Recently, more and more players are joining the fight in hockey. However, these fights aren’t against other players, but rather, against the NHL itself. Daniel Carcillo is one of many players who are now suing the NHL for withholding information about traumatic brain injuries.
Daniel has called the NHL the ‘‘league of denial’’ on many occasions publicly. Additionally, he claims that the NHL didn’t give players enough information relating to the long-term effects of repeated blows to the head or concussions in general. In this multi-article piece, I’ll detail Carcillo’s background in full. Furthermore, we’ll explore Daniel’s experience in the National Hockey League, the NHL’s stance on concussions and more.
Everyone has a story, and it’s about time we help Carcillo get his out there further.
Carcillo Growing Up
Daniel Carcillo, a retired professional hockey player (and former Chicago Blackhawk), was born January 28th, 1985 to Luana and Gino Carcillo. In a speech given at the Orlando Concussion International Symposium, Carcillo details his life growing up, his playing career in the NHL and life after hockey.
During the speech, Daniel credits his hometown of King City, Ontario, his brothers Stephen and Paul, his two best friends as a kid and his grandmother Edda and grandfather Luigi for the man he has grown up to be. However, these factors make up only a fraction of how he became the person he is today.
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The game of hockey, predictably, takes up a large portion of the rest of that fraction.
Though his parents did everything possible to provide for him, Carcillo says “one thing our household lacked was emotional understanding and how to express yourself and your feelings or emotions.” The lack of an emotional outlet for Daniel opened up the door for hockey to take that place.
He used the sport as an “emotional release” from a young age. When describing the sport, Carcillo said “Hockey appealed to me because all of a sudden I had an avenue to express all of this frustration and confusion and anger I had built up within me from a very young age.”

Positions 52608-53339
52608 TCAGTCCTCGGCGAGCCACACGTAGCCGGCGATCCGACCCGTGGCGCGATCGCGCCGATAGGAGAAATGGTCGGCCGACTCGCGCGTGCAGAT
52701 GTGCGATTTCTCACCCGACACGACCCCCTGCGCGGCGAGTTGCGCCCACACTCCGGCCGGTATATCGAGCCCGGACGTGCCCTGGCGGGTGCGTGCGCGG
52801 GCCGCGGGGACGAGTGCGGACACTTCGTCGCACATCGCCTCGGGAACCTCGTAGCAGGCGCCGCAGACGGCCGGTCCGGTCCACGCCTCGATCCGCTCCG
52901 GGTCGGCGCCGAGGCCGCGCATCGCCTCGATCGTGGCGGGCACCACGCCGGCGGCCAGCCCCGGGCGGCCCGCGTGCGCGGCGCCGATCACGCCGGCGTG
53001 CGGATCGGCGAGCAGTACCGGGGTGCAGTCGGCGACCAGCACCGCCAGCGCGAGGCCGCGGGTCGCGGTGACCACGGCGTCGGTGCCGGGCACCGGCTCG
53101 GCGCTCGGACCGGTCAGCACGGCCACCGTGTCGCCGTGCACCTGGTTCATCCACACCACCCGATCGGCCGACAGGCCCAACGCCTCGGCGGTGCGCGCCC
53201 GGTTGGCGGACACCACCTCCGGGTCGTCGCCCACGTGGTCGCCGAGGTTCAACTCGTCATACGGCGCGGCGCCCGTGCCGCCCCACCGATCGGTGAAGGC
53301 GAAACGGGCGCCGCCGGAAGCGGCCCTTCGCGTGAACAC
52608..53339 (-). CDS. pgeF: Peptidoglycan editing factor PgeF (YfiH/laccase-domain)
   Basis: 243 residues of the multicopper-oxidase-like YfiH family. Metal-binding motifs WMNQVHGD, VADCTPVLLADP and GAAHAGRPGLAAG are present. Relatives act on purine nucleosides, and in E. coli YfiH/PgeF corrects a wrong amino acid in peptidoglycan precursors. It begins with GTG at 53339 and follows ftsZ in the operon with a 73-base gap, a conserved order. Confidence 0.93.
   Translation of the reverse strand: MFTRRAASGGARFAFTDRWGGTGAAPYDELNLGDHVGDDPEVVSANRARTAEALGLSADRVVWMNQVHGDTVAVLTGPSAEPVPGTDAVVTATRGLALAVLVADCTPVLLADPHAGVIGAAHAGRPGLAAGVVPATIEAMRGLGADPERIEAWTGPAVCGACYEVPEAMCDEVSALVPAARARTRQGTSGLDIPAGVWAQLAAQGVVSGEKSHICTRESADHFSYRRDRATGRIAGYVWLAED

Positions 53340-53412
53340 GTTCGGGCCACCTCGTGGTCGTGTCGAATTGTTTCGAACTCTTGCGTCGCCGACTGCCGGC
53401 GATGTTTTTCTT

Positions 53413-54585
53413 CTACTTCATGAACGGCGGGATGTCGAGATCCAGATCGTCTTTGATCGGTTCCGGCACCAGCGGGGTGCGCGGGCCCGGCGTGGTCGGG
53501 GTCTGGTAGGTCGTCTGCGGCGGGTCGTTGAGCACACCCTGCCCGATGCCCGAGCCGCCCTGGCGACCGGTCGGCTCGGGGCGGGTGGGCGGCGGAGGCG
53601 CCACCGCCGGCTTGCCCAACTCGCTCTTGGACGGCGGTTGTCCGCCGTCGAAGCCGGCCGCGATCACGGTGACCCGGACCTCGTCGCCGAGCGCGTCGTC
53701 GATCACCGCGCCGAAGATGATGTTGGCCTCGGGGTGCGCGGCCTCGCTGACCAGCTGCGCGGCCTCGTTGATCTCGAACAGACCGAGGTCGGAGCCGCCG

Daniel and Hockey
Hockey is built on physicality. Players are taught early on to try and break down their opponents in anyway possible (oftentimes, physically). This worked in Daniel’s favor as his physicality became a large element of his game.
So much so, that it carried him through the OPJHL, OHL, AHL, and eventually into the NHL where he was drafted 73rd overall in the third round of the 2003 NHL draft to the Pittsburgh Penguins. Carcillo would go on to spend nine seasons across six different organizations. In his playing days, he was known for his explosive physical play and willingness to do whatever it takes on or off the ice to compete at the highest level.
These qualities— especially the explosively physical one — earned him the nickname “Car Bomb.” Additionally, it also helped earn him a spot as the league leader in penalty minutes in 2007-2008 with 324 minutes and in 2008-2009 with 254. Ultimately, in 429 total NHL games he totaled 100 points on 48 goals and 52 assists along with 1,233 total penalty minutes.
Da Windy City
With Chicago, Carcillo won two Stanley Cups in 2013 and 2015, so it’s clear Carcillo’s had success playing the game. Additionally, the sport has always been there for him as an emotional outlet.
However, hockey and Daniel Carcillo haven’t always had the healthiest relationship. Daniel detailed his struggles in his speech at the Orlando Concussion International Symposium, saying:
“I have two horizontal tears in both of my ankles, an inch of arthritis in both of my knees, no PCL in my right knee, I’ve had ACL reconstruction surgery on my left knee, arthritis in both of my hips, I’ve had my abdomen stapled back to my pelvis in Philadelphia in 2010, ten days later I was in Nashville to have hip surgery on my left labrum, I have no labrum in my left shoulder, numerous tears in my neck and over an inch of arthritis in three of my discs in both my neck and back, I’ve lost three teeth, have suffered a broken nose on two different occasions.”
Carcillo continued, saying “I also have six documented traumatic brain injuries over my professional career in the NHL. I am well equipped and prepared to live with all of the arthritis and broken bones and pain and surgeries and visits to the dentist for the rest of my life. Those injuries cannot kill me. What almost killed me were the six undiagnosed brain injuries which I sustained in a professional hockey league that continues to deny a link between receiving a concussion or TBI (Traumatic Brain Injury) and said injury requiring the proper understanding, diagnosis and rehabilitation.”
Essentially, Carcillo’s body and mind has been through everything. He’s taken a beaten in nearly every way imaginable. Furthermore, he battled alcoholism and an addiction to pain pills after one of his surgeries. Yet, through all of this physical pain and trauma, not one was on the same level as the TBIs he experienced.
Carcillo managed to fight his way through TBIs and the challenges of finding a life after hockey.
Not all players have been so lucky.
Check the post tomorrow for more of this story.